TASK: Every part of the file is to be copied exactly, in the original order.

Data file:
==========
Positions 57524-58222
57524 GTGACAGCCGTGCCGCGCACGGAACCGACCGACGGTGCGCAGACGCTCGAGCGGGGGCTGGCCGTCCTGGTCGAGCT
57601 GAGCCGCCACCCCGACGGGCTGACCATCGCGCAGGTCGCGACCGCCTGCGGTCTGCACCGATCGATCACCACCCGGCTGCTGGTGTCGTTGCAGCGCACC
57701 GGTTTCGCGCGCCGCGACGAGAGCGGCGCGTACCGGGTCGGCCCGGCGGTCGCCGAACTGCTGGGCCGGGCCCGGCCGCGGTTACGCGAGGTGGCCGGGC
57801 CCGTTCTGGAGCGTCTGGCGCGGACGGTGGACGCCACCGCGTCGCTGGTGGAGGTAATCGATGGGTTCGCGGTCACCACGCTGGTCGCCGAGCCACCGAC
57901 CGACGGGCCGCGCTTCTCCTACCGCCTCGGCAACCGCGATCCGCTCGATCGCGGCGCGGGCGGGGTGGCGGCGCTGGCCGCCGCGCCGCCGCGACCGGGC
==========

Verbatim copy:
Positions 57524-58222
57524 GTGACAGCCGTGCCGCGCACGGAACCGACCGACGGTGCGCAGACGCTCGAGCGGGGGCTGGCCGTCCTGGTCGAGCT
57601 GAGCCGCCACCCCGACGGGCTGACCATCGCGCAGGTCGCGACCGCCTGCGGTCTGCACCGATCGATCACCACCCGGCTGCTGGTGTCGTTGCAGCGCACC
57701 GGTTTCGCGCGCCGCGACGAGAGCGGCGCGTACCGGGTCGGCCCGGCGGTCGCCGAACTGCTGGGCCGGGCCCGGCCGCGGTTACGCGAGGTGGCCGGGC
57801 CCGTTCTGGAGCGTCTGGCGCGGACGGTGGACGCCACCGCGTCGCTGGTGGAGGTAATCGATGGGTTCGCGGTCACCACGCTGGTCGCCGAGCCACCGAC
57901 CGACGGGCCGCGCTTCTCCTACCGCCTCGGCAACCGCGATCCGCTCGATCGCGGCGCGGGCGGGGTGGCGGCGCTGGCCGCCGCGCCGCCGCGACCGGGC